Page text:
All Blacks have a chance to erase black mark
Never mind what may or may not have happened in the opening seconds of the first Test between the Lions and New Zealand in June — it is great to have the All Blacks over here.
I am looking forward to watching their attempt to win a Grand Slam against the four home nations.
The release of new footage of the spear tackle by Kevin Mealamu and Tana Umaga on Brian O’Driscoll — timed perfectly for the arrival of the New Zealanders last week — meant it was inevitable the whole debate over whether the pair should be punished would be reopened.
Some people have suggested it happened in the past and should be forgotten. However, if it had happened to me when I was captain of the Lions, and my tour was over moments after kick-off in the first Test, I think I would have had every right to be upset.
All credit to O’Driscoll, who has made it clear he was hurt and angry at the time but now wants to move on. That’s a sensible view — it doesn’t do him any good to be seen carrying a grudge. I have every sympathy for him, and I think he has handled the situation extremely well.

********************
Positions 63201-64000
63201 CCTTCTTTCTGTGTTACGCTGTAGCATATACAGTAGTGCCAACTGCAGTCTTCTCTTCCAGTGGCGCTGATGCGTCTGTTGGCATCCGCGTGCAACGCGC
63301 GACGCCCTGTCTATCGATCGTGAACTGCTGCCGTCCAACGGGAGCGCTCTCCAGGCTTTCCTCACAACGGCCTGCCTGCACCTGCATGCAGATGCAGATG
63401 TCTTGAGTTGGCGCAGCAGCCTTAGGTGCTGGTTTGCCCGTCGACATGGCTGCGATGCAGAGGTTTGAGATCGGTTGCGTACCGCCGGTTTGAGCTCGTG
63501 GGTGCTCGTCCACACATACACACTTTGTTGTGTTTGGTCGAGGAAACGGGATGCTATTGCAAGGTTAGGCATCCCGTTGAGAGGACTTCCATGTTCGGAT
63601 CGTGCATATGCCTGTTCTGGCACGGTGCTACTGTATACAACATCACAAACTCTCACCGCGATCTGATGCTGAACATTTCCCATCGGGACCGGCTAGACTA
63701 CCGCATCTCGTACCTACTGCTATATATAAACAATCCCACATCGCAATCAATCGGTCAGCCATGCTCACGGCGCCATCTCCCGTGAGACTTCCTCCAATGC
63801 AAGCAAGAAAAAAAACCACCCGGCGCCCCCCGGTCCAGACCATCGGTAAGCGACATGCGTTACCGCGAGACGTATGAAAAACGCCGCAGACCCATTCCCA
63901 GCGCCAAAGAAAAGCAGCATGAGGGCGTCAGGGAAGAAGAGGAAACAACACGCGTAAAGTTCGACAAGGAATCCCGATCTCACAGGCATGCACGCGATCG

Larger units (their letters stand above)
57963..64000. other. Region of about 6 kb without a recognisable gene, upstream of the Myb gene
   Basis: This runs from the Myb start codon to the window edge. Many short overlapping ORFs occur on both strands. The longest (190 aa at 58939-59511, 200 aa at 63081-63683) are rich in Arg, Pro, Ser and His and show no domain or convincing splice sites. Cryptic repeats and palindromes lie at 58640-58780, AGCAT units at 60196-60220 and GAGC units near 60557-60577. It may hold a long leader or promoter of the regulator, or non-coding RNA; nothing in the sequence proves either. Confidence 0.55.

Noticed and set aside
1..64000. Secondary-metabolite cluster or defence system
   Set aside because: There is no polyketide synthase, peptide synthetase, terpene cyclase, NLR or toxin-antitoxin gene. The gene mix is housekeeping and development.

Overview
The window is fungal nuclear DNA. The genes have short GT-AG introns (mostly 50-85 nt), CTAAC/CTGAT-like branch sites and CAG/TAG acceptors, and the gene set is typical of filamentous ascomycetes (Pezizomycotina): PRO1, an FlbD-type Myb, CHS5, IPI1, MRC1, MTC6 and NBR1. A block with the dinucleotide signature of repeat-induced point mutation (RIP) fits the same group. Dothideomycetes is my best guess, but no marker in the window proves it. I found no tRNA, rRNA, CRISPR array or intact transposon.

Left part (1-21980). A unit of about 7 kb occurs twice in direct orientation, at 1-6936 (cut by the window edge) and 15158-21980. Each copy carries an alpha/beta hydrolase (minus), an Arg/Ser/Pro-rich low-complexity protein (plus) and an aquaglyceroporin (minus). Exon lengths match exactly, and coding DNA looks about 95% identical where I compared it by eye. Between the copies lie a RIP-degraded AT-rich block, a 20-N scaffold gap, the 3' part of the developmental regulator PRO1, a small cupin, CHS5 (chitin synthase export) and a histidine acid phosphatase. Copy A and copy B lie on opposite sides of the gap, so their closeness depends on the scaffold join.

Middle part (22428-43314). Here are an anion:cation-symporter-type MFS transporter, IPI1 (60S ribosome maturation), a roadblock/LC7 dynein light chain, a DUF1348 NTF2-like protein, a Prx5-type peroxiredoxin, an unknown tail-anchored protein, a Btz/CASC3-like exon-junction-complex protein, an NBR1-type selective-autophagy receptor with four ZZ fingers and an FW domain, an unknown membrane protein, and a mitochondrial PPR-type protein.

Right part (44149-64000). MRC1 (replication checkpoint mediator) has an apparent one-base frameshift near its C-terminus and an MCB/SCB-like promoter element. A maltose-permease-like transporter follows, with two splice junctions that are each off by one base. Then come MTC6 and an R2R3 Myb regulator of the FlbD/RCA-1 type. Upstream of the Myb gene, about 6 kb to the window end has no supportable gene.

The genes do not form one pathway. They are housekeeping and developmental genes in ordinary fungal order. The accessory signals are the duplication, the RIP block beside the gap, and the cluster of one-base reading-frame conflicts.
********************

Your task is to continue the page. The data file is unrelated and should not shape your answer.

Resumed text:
Can you imagine if it had been Umaga dropped on to the turf, head first? I guarantee the papers in Auckland and Wellington would still be full of comment, especially with the team now touring over here. It so happens the roles were reversed, and that means we have every right to talk about it.
Of course, the issue of the International Rugby Board’s whole disciplinary system is called into question by an incident like this. I was at the match and wasn’t exactly sure what had happened to O’Driscoll. Neither was the match commissioner, who was the only man with the power to decide if Mealamu and Umaga should have been cited. If they had been cited, then the whole matter would doubtless have been investigated properly.
However, the commissioner — on the strength of one TV replay — decided they didn’t have a case to answer, and then promptly got on a plane to South Africa. So even when new evidence came to light, nothing could be done. Whether that’s right or wrong is up to the IRB, but it does seem questionable to me.
Let’s not forget, though, that Tana Umaga is a great player. He proved that against the Lions and, if it hadn’t been for Daniel Carter’s remarkable performance in the second Test, he would probably have been man of the series.
Now players over here are going to get the chance to prove themselves against him and that should be quite a sight.